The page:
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Jose Sierra

Associate Teaching Professor

Associate Director - Cybersecurity and Information Assurance Graduate Program

Jose Sierra

Contact

Office Location

105-107 Forsyth Street
132D Nightingale Hall
Boston, MA 02115

Mailing Address

Northeastern University
ATTN: Jose Sierra, 202 WVH
360 Huntington Avenue
Boston, MA 02115

Research Interests

  • Attribute based access control
  • IoT communications protection
  • Technology innovations in cyber threats and cyber defenses

Education

  • PhD in computer science, Carlos III University of Madrid, Spain
  • MSc in computer science, Málaga University, Spain
  • MSc in business administration, Rey Juan Carlos University, Spain
  • Applied cybersecurity, MIT Professional Education – Massachusetts Institute of Technology

Biography

Jose Sierra is an associate teaching professor and the associate director of the information assurance and cybersecurity program at the Khoury College of Computer Sciences. He earned his PhD at Carlos III University in 2000. His research areas include authentication and access control protocols, mobile payments protection, lightweight cryptographic protocols, and IoT security. He has a very active publication record, with an important number of conference proceedings and journal papers. During his academic career, he has had the opportunity to research and work at several universities, from the British Bradford and Westminster to well-established U.S. institutions such as the University of California, Berkeley and MIT.

About Jose

What are the specifics of your educational background?

My education has been focused on computer science. I achieved my MSc degree in 1997, joining the Pontificia de Comillas University in Madrid after that as a research assistant. At the same time, I began my PhD on internet security protocols at the Carlos III University. In 2000, I obtained my doctoral thesis with honors.

In 2003, in order to complement my technical background, I took a MSc in Business Administration at the Rey Juan Carlos University, completing it in 2005.

More recently, for personal interests, I was granted two professional certifications in cybersecurity: Certified Information Systems Security Professional (CISSP) and Certified Information Security Manager (CISM)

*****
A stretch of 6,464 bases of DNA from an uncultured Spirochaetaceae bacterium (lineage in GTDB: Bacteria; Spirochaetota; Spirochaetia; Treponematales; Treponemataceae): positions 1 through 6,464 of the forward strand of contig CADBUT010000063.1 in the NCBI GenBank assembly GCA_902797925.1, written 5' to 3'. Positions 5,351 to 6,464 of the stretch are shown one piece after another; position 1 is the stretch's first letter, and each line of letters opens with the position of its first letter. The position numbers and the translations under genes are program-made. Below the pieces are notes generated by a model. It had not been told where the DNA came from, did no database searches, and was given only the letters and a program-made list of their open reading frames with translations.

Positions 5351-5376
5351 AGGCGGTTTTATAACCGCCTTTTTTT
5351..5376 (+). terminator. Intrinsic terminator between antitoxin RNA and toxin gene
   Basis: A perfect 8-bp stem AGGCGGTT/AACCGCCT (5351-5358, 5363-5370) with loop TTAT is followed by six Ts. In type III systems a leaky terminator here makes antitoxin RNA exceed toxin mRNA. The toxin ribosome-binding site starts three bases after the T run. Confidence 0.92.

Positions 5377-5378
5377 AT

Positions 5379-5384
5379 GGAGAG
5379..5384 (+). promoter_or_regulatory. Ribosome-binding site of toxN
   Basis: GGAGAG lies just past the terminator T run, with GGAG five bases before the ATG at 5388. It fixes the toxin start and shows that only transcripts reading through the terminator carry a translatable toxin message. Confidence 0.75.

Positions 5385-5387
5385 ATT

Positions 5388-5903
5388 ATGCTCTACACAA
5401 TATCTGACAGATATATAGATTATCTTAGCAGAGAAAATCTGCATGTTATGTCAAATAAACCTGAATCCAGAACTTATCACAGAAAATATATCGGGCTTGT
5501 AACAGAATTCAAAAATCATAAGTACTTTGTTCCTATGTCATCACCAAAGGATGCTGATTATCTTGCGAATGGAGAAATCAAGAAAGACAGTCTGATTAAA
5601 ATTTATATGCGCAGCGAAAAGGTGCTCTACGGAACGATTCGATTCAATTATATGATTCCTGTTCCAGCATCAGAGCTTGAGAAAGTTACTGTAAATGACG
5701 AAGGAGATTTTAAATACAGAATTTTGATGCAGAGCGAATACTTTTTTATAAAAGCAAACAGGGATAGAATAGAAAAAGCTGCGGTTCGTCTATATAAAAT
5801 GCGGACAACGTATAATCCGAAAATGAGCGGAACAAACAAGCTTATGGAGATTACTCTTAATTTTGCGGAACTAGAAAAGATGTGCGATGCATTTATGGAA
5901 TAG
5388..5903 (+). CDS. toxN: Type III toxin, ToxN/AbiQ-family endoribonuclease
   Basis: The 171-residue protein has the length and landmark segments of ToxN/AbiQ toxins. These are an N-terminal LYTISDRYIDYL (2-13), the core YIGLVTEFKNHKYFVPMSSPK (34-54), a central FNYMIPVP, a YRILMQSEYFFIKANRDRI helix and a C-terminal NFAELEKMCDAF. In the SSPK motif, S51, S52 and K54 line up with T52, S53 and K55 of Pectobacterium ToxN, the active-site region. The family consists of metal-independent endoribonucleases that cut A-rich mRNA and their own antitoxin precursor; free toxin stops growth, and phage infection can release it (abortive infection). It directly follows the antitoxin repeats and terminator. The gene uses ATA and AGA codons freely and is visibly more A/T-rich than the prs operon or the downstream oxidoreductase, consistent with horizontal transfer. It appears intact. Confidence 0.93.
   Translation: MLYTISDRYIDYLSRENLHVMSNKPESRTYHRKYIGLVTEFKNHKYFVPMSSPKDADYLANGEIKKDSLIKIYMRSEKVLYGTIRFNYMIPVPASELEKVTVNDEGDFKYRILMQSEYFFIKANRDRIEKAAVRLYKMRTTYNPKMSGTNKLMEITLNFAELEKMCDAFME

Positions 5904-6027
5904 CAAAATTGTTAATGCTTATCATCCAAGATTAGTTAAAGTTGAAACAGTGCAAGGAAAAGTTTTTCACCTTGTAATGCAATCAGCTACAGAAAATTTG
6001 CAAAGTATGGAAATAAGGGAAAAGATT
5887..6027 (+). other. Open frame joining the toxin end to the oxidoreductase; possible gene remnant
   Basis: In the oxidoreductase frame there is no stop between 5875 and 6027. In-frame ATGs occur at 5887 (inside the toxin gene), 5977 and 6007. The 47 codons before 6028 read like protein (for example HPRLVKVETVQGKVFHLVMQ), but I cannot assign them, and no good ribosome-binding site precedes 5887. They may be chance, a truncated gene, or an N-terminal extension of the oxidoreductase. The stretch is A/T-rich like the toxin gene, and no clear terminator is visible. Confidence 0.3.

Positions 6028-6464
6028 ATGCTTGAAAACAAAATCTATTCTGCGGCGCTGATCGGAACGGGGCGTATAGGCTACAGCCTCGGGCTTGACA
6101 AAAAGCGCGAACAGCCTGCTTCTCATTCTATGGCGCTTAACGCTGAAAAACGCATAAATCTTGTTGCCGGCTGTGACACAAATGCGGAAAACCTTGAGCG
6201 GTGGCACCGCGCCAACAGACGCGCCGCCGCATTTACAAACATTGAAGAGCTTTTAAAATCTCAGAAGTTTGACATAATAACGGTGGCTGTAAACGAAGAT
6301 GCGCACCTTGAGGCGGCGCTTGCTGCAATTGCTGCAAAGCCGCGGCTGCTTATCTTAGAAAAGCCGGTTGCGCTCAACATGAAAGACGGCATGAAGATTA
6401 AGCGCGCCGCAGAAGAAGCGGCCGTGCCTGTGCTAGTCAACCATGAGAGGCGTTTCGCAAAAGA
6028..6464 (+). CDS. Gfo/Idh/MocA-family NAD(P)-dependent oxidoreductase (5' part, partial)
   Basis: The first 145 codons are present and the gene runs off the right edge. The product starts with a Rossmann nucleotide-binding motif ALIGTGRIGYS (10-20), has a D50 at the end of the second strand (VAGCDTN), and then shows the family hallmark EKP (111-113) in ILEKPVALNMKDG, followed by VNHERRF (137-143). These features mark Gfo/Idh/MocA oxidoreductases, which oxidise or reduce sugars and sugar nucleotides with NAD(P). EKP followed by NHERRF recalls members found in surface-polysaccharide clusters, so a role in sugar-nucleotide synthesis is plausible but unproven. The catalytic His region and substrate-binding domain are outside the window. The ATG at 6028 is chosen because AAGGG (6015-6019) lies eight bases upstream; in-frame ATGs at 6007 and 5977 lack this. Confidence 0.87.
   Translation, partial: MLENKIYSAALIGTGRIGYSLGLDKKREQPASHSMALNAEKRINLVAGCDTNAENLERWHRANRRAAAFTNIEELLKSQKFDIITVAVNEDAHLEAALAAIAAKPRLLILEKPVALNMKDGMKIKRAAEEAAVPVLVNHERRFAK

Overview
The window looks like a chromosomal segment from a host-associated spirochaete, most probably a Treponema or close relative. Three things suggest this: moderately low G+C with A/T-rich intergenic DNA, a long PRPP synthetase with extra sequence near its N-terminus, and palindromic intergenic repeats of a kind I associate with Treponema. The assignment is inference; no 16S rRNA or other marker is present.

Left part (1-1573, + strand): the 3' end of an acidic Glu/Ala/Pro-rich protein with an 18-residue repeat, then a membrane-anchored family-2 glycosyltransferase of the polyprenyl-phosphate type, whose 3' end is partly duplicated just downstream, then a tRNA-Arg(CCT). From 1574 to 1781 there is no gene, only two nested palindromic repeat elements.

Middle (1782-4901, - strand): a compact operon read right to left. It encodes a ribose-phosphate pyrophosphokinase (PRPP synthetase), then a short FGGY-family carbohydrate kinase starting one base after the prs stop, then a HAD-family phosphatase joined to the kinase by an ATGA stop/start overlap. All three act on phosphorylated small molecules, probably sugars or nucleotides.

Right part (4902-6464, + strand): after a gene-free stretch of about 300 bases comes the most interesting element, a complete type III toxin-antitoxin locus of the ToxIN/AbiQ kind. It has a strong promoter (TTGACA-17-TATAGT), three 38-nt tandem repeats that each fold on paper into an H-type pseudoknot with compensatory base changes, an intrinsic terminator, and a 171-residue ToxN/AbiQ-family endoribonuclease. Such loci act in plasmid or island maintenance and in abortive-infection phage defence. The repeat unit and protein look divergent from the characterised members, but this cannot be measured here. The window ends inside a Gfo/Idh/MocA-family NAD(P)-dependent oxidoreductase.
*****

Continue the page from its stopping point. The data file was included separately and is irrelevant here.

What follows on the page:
What are your research interests?

My research interests have been centered on the design, implementation and management of security services for interconnected systems. Initially, my research was based on the foundations of some cryptographic algorithms and later focused on their use for the implementation of security protocols. In recent years, my research has evolved to cybersecurity management and how organizations can take strategic decisions, which will help them to counteract cyberthreats. This is the case of remote authentication protocols, where I developed new protocols and schemes applicable to electronic payment. Other areas with remarkable results were Vehicular Ad-Hoc Networks (VANETs) protection, P2PSIP security architecture and low-performance computing devices used in Wireless Sensor Networks.

My research work in the validation and evaluation of security protocols triggered the creation of my research group, the EVALUES IT Security Laboratory (evalues.es). On this subject, my work evolved from formal validation logics for security protocols to assessment methodologies for commercial implementations of IPSEC architecture. In 2007, I led a team of researchers in creating the IPSEC Evaluation Methodology, which is used to determine conformance and security levels for IPSEC VPN implementations.

Where did you spend your most defining years?

During my doctoral thesis, besides my home university, I developed some of my research at two British universities: at Bradford University I studied my thesis’ cryptographic aspects and at Westminster my work was mainly centered on the analysis of the interconnected information systems emerging threats.

In 2000, the International Computer Science Institute awarded me a fellowship grant at the University of California Berkeley, which I consider the most relevant research stay in my career. The work carried out at Berkeley was motivated by the analysis and design of authentication, authorization and accountability protocols (AAA).

In 2010, after 10 years as an associate professor, I attained a postdoctoral research stay at the Computer Science and Artificial Intelligence Laboratory at MIT. My role at MIT involved the design of security protocols for implantable medical devices.

What are the specifics of your industry experience?

Throughout my career, I have enjoyed a tight relationship with the several industries. I have had the opportunity of participating and leading several R&D projects for different sectors in the last five years. In the aero spatial defense sector, I participated in the following projects:

  • Innovative AAA System for Interoperable Distributed Architectures.
  • Design and implementation of a Security Compliance Accreditation plan for Defense Simulation Laboratory.
  • Design and implementation of a Secure Communication library for ground systems data synchronization.
  • Development of Smartcard based Identification and Authentication System for multiplatform ground systems.

In the realm of national and European-funded research, I participated in two major projects:

  • Advances for the city of the future: sustainable, smart and efficient. WP1 Security Architecture (Ciudad 2020)
  • Smart Robot Security. WP6 Access control and Authorization for Internet of the Things. (Smoty)

I also participated in three projects with HiTec and telecom providers:

  • Security Architecture for a Supply Chain Management System based on Block-Chain
  • CLOUD-PKI: Cloud Certification services based on HSM cryptography module.
  • Android Software Security Evaluation